Artificial intelligence is basically the hypothesis and practice with regards to building machines equipped for performing tasks that seem to require intelligence. At present, cutting edge technologies endeavoring to influence this reality to incorporate machine learning, artificial neural networks and deep learning
In the meantime, blockchain is basically another documenting framework for computerized data, which stores information in an encrypted, distributed ledger format. Since information is encrypted and distributed across many different computers, it empowers the making of carefully designed, exceptionally robust databases which can be read and updated only by those with permission.
It goes without saying that every innovation has its own individual level of complexity, however, the combination of the two might be advantageous to both. Although much has been composed from an academic point of view on the capability of combining these ground-breaking technologies, real-world applications are scanty right now. Nonetheless, I expect this situation to change in the near future.
Ai, blockchain and data
It’s fair to say we find ourselves in an AI revolution of sorts and this is mostly because of the advancements being made in the field of Big Data.
The handling of data is an undeniably hot topic and businesses dealing with it – for commercial reasons or something else – have a legal and moral responsibility to safeguard it.
The emergence and abundance of data have catalyzed blockchain as a viable data storage solution. Not at all like cloud-based solutions, the data on a blockchain is broken up into small sections and distributed across the entire computer network. There’s no central authority or control point, and each computer, or node, holds a complete copy of the ledger – meaning that if one or two nodes are undermined, data will not be lost.
All that takes place on the blockchain is encrypted and the data cannot be altered with. Essentially, this means blockchains are the ideal storeroom for sensitive or personal data which, if processed with care with the use of AI, can help unlock profitable bespoke experiences for consumers.
Decisions taken by AI systems can be troublesome for people to comprehend, however, blockchain can shed new light on this by helping us track the thinking process, and understand decisions.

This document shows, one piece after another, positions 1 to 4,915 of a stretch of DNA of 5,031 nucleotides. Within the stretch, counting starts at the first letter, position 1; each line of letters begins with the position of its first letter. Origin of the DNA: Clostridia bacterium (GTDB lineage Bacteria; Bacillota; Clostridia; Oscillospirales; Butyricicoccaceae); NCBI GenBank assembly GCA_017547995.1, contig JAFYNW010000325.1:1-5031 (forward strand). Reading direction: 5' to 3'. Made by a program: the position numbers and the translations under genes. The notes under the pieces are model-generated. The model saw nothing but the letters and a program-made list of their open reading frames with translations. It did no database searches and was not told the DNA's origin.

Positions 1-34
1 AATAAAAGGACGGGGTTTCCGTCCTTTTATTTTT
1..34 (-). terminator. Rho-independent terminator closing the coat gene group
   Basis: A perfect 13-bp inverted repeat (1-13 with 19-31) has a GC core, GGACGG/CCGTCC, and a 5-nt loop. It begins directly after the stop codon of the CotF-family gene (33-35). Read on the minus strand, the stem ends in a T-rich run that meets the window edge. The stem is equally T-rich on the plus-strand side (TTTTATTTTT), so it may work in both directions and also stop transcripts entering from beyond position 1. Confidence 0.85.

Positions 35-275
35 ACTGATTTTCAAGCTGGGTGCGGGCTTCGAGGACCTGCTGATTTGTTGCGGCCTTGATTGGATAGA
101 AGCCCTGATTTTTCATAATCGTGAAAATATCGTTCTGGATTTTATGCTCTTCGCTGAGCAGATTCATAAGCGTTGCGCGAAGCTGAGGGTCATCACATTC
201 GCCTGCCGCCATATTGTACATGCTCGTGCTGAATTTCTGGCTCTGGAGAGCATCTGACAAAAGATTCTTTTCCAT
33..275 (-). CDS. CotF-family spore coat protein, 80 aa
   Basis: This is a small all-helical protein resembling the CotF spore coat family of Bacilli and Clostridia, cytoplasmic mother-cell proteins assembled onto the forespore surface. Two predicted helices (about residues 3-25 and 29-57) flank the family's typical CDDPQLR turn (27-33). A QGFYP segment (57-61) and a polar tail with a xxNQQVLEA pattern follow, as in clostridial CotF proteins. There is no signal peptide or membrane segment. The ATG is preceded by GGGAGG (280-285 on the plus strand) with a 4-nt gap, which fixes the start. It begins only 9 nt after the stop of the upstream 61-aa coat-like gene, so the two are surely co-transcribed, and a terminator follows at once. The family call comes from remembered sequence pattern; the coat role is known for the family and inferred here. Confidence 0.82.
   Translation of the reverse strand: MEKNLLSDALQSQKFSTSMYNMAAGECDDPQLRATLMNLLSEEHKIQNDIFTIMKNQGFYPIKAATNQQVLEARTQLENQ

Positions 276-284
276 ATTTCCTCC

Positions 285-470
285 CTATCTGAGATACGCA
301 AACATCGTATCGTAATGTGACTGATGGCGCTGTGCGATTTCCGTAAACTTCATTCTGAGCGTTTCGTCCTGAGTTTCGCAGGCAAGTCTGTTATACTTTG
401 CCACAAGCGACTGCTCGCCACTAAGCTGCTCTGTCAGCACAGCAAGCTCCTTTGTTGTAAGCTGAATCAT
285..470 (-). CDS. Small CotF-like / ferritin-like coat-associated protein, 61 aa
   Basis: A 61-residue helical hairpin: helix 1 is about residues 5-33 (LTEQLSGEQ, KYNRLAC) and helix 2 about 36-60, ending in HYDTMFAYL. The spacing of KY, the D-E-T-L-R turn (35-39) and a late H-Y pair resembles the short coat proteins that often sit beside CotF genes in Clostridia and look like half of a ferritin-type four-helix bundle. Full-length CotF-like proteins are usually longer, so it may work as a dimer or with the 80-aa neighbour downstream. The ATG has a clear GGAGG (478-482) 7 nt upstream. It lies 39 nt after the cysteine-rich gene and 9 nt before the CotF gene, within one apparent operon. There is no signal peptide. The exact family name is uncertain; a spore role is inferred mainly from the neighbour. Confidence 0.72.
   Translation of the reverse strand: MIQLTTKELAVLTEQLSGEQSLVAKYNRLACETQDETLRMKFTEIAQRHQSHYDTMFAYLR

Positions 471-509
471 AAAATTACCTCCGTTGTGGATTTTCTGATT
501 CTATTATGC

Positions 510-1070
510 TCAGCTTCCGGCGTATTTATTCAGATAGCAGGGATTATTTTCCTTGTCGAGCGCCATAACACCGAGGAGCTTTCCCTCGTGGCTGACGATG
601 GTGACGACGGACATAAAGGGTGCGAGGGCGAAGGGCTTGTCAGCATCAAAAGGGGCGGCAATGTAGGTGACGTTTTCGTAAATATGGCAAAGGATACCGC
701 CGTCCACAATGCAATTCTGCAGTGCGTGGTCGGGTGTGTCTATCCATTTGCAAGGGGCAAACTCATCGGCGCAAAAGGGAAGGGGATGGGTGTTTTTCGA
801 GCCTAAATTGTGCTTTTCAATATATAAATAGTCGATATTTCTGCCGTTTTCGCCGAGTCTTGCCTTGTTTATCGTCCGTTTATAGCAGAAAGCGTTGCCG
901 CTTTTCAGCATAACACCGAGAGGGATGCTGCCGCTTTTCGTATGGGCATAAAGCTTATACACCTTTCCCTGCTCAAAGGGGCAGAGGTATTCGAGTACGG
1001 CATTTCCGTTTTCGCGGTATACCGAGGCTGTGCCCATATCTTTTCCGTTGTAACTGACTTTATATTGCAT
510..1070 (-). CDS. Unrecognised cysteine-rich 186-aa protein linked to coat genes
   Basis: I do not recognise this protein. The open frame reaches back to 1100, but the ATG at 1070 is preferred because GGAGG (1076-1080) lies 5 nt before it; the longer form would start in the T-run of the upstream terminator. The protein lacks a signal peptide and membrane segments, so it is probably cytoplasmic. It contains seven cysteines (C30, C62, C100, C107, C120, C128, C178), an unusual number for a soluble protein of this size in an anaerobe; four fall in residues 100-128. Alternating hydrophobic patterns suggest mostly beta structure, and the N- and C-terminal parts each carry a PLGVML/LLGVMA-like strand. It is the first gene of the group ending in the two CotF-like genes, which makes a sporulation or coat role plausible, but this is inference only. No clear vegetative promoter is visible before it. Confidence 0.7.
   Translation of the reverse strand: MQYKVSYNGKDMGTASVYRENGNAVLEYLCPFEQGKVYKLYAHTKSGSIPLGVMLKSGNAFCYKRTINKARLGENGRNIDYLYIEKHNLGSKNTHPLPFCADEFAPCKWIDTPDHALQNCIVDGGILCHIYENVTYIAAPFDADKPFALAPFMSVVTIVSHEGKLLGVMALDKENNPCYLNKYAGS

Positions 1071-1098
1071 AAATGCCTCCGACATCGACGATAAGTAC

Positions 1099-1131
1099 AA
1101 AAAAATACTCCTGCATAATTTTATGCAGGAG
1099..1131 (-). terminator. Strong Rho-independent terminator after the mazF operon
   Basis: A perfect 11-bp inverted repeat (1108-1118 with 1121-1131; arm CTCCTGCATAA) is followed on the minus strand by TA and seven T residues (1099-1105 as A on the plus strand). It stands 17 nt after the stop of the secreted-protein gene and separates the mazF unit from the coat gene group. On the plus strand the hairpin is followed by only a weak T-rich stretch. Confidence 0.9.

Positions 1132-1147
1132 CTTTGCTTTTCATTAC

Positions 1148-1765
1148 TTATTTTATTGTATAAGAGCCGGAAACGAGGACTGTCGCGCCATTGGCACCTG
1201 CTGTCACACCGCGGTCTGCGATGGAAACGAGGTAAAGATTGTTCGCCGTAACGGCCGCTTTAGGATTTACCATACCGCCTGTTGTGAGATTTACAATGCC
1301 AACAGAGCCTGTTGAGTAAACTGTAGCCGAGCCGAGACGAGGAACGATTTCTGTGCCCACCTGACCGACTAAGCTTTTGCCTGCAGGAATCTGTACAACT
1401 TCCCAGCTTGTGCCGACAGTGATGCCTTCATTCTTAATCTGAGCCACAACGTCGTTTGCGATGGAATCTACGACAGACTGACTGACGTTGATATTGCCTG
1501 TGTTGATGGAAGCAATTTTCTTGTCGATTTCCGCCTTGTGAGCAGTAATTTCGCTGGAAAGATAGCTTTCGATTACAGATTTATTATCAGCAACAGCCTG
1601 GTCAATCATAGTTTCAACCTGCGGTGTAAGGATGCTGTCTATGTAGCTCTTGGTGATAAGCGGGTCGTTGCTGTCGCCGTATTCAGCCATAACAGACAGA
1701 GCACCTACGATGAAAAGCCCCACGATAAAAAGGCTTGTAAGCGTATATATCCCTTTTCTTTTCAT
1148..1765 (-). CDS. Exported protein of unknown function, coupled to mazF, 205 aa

Being able to record AI’s decision-making process on a blockchain could be a noteworthy step towards increased transparency. In this instance, blockchain would fill a similar need as the board, with the exception that the data composed on the latter can be modified or erased whereas on the blockchain it would be immutable and permanent.
Finally, despite the fact that they are incredibly useful in our daily lives, computers are unable to carry out a task without getting explicit instructions.
If you were to operate a blockchain, with all its encrypted data, on a computer you’d need a lot of processing power. The hashing algorithms used to mine Bitcoin blocks, for instance, take a “brute force” approach – which consists in systematically enumerating all possible candidates for the solution and checking whether each candidate satisfies the problem’s statement before confirming a transaction.
AI affords us the opportunity to move far from this and tackle tasks in a more progressive and efficient way. Imagine a machine learning-based algorithm, which could practically sharpen its skills in ‘real-time’ if it were fed the appropriate training data.
In spite of the fact that blockchain and AI have extraordinary potential in their own right, one can't resist the urge to ponder what they may accomplish if their consolidated power were put to great use. The two technologies are mutually inclusive, and could potentially pave the way for a much more transparent, and efficient world.